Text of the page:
The Everyday Practice of Public Art: Art, Space, and Social Inclusion is a multidisciplinary anthology of analyses exploring the expansion of contemporary public art issues beyond the built environment.
It follows the highly successful publication The Practice of Public Art (eds. Cartiere and Willis), and expands the analysis of the field with a broad perspective which includes practicing artists, curators, activists, writers and educators from North America, Europe and Australia, who offer divergent perspectives on the many facets of the public art process.
The collection examines the continual evolution of public art, moving beyond monuments and memorials to examine more fully the development of socially-engaged public art practice. Topics include constructing new models for developing and commissioning temporary and performance-based public artworks; understanding the challenges of a socially-engaged public art practice vs. social programming and policymaking; the social inclusiveness of public art; the radical developments in public art and social practice pedagogy; and unravelling the relationships between public artists and the communities they serve.
The Everyday Practice of Public Art offers a diverse perspective on the increasingly complex nature of artistic practice in the public realm in the twenty-first century.
Cameron Cartiere is an Associate Professor at Emily Carr University of Art + Design. She is author of RE/Placing Public Art, co-author of the Manifesto of Possibilities: Commissioning Public Art in the Urban Environment, and co-editor of The Practice of Public Art (with Shelly Willis). Martin Zebracki is a Lecturer (Assistant Professor) in Critical Human Geography at the University of Leeds. He has published various academic articles, journal issues and book chapters on public art and social engagement. He is author of Public Artopia: Art in Public Space in Question.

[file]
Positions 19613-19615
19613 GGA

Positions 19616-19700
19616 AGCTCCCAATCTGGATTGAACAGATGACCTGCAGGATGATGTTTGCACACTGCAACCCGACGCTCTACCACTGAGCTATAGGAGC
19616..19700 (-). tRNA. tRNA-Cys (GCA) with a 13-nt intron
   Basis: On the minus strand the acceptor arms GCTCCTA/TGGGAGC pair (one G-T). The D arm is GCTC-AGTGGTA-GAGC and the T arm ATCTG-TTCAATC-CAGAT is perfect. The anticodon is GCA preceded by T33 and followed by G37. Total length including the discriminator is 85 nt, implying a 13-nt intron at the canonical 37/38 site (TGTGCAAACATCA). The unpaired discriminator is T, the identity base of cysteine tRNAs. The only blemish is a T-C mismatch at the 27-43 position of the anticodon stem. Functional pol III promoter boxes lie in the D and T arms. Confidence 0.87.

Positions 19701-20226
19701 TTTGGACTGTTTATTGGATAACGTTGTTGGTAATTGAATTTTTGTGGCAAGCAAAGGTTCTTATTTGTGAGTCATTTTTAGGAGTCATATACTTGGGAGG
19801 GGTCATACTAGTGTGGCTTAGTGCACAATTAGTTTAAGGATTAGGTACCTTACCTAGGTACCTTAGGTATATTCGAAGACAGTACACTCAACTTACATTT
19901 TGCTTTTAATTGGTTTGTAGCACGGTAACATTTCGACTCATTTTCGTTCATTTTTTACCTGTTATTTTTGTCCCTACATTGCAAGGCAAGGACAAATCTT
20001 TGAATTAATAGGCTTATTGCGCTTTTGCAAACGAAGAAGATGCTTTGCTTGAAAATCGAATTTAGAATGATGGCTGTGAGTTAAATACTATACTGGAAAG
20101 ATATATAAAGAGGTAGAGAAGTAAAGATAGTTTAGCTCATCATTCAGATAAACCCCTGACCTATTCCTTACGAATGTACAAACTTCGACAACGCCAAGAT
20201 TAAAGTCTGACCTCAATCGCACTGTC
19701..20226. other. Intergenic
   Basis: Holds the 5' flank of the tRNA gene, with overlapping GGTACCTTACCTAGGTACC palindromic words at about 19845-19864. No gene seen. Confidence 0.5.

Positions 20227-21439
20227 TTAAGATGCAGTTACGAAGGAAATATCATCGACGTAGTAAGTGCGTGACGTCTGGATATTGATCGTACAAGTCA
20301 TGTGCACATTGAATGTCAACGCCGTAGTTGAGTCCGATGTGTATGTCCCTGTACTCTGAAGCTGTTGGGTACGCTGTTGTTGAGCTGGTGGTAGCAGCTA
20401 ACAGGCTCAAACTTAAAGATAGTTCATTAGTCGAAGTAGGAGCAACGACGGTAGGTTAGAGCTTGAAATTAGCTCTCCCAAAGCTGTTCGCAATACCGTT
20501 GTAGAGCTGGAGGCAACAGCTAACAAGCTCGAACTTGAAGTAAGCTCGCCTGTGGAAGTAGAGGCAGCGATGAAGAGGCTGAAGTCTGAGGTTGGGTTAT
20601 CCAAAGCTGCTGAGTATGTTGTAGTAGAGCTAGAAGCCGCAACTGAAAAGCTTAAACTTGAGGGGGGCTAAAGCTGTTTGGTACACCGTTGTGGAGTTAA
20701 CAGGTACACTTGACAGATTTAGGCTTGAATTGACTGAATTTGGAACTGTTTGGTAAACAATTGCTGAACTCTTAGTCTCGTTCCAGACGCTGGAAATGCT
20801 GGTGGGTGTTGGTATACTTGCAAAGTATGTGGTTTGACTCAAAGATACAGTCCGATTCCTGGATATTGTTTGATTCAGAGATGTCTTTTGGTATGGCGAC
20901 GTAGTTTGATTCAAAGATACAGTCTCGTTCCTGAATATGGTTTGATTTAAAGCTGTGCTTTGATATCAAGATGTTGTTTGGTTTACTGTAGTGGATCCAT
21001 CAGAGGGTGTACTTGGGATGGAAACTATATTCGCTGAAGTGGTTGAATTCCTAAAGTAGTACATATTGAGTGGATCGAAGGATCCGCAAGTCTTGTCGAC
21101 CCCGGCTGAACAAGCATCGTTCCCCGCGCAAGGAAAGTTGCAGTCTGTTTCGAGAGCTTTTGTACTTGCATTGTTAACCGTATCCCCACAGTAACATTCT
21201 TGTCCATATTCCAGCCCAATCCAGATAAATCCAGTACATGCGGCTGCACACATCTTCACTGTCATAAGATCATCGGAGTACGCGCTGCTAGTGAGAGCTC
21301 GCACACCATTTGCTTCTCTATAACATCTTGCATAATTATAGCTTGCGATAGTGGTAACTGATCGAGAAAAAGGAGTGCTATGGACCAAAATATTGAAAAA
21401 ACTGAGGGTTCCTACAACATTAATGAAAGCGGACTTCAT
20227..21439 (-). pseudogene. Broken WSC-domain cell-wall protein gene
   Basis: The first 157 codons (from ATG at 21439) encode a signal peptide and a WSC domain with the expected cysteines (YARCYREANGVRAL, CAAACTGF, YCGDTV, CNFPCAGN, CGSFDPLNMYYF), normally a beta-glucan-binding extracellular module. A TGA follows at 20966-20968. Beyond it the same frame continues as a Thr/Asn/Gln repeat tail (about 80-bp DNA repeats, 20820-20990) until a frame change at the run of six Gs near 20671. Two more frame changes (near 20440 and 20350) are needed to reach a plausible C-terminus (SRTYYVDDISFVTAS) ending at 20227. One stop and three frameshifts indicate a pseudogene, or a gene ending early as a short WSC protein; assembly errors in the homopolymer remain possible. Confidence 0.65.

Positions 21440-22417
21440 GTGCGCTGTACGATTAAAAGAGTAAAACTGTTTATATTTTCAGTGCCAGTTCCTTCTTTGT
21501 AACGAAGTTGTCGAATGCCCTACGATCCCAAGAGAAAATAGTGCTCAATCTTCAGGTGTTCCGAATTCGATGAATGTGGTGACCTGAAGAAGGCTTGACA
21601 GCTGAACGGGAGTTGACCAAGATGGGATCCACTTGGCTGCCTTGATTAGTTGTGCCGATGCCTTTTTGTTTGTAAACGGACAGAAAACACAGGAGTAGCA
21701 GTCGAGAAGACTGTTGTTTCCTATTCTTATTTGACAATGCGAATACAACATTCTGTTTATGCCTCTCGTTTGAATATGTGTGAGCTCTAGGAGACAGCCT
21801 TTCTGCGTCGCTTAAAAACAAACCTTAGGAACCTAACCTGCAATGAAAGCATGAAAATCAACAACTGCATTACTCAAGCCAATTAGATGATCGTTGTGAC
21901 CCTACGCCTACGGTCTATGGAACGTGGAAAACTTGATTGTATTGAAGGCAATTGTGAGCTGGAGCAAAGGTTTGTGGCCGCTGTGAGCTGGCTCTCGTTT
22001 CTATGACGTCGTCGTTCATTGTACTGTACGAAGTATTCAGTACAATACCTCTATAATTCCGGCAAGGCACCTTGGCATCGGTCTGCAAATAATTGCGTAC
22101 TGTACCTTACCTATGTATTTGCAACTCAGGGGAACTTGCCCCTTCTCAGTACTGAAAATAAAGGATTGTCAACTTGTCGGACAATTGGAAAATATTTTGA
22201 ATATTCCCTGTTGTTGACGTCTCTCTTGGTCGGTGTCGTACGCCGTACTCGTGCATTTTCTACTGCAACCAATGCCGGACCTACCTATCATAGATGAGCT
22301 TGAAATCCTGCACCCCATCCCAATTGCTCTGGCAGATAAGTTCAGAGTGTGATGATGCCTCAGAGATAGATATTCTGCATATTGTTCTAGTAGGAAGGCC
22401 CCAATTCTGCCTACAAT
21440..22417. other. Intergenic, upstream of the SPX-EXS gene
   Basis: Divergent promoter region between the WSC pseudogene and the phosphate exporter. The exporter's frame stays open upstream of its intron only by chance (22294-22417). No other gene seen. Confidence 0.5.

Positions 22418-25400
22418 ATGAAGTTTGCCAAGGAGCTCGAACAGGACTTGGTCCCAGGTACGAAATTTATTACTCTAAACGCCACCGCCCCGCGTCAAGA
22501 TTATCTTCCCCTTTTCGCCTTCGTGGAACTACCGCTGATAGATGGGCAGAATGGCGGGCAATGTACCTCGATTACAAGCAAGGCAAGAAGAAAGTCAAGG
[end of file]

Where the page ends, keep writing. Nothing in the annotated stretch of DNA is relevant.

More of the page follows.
Introduction Part I The Social Practice of Public Art 1. Through the Lens of Social Practice: Considerations on a Public Art History in Progress 2. Politicizing Publics: A Social Framework for Public Artworks 3. Placing Murals in Belfast: Community, Negotiation and Change 4. The Everyday Agonistic Life after the Unveiling: Lived Experiences from a Public Art World Cafe Part II The Education of a Public Artist 5. Creating the Global Network: Developing Social and Community Practice in Higher Education 6. Throwing Stones in the Sea: Georg Simmel, Social Practice and the Imagined World 7. Open Engagement: Accessible Education for Socially-Engaged Art 8. "Context is Half the Work": Developing Doctoral Research Through Arts Practice in Culture Part III The Spatial Fabric of Public Art and Social Practice 9. Public Art as a Function of Urbanism 10. Listening in Certain Places: Public Art for the Post-Regenerate Age 11. Antagonistic Spaces: On Small, Interventionist, and Socially-Engaged Public Art 12. Why Public Art? Urban Parks and Public Art in the Twenty-First Century Part IV Visual Timeline 13. A Collective Timeline of Socially-Engaged Public Art Practice, 1950 - 2015